Among the many things to admire about the youth who led the March for Our Lives events this past week is their patriotism. That may sound a little off because their detractors have gone to some lengths to question that very thing.
But the reality is, they were acting on the very lessons taught to us all about what it is to be Americans: stand up for what's right, encourage participation in our democratic system, communicate with your representatives, strive to make your country a better place.
But what struck me as maybe most patriotic was the emphasis on inclusion. Before the march, several of the Parkland students visited an inner-city public school in Washington DC to let those students tell their story of gun violence. Inclusion, making sure all voices are heard. What is more American than that?
And what awful and compelling stories they had to tell about gun violence -- the same stories kids from places like Flint have been telling for too long. That definitely needs to be part of the bigger conversation.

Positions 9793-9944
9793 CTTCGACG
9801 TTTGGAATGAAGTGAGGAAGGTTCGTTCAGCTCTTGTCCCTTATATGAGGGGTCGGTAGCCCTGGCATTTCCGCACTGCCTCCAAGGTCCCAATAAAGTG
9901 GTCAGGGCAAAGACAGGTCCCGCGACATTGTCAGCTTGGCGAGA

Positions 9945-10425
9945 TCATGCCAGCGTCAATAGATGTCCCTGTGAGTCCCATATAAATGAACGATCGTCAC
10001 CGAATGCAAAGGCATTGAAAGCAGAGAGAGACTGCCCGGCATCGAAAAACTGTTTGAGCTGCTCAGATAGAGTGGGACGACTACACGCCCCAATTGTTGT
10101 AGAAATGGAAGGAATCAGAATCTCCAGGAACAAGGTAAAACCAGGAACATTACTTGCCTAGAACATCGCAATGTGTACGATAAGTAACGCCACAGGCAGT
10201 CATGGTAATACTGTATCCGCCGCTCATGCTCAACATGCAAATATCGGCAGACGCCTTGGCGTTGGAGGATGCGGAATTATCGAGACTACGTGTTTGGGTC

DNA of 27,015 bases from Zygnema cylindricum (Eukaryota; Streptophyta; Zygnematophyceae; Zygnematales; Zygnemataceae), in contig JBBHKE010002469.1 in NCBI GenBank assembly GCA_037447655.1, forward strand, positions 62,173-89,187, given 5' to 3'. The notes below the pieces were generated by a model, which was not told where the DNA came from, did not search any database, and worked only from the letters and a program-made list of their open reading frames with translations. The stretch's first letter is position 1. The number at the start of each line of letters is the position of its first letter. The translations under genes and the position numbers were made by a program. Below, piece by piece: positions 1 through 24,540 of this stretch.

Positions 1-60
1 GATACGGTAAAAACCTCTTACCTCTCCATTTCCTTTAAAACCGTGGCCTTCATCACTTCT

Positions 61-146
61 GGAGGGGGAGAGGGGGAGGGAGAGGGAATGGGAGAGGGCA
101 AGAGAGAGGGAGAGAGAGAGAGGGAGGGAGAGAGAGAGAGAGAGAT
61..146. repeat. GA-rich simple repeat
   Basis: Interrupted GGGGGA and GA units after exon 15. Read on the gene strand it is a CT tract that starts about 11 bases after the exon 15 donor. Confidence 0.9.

Look, I don't want to make these kids out to be perfect. They are people after all, and they are bound to become distracted, get off message, maybe make some political misjudgments. Just like, you know, former Supreme Court members do. (Old people these days! Amiright?)
But so far I'd say they have been impressively on task. Fifty years ago the message from youth to adults could be summarized as, "Get out of the way, your time is over!" Today their message is really more of a practical challenge: "Do your job!"
John Auchter is a freelance editorial cartoonist. His views are his own and do not necessarily reflect those of Michigan Radio, its management, or its license holder, the University of Michigan.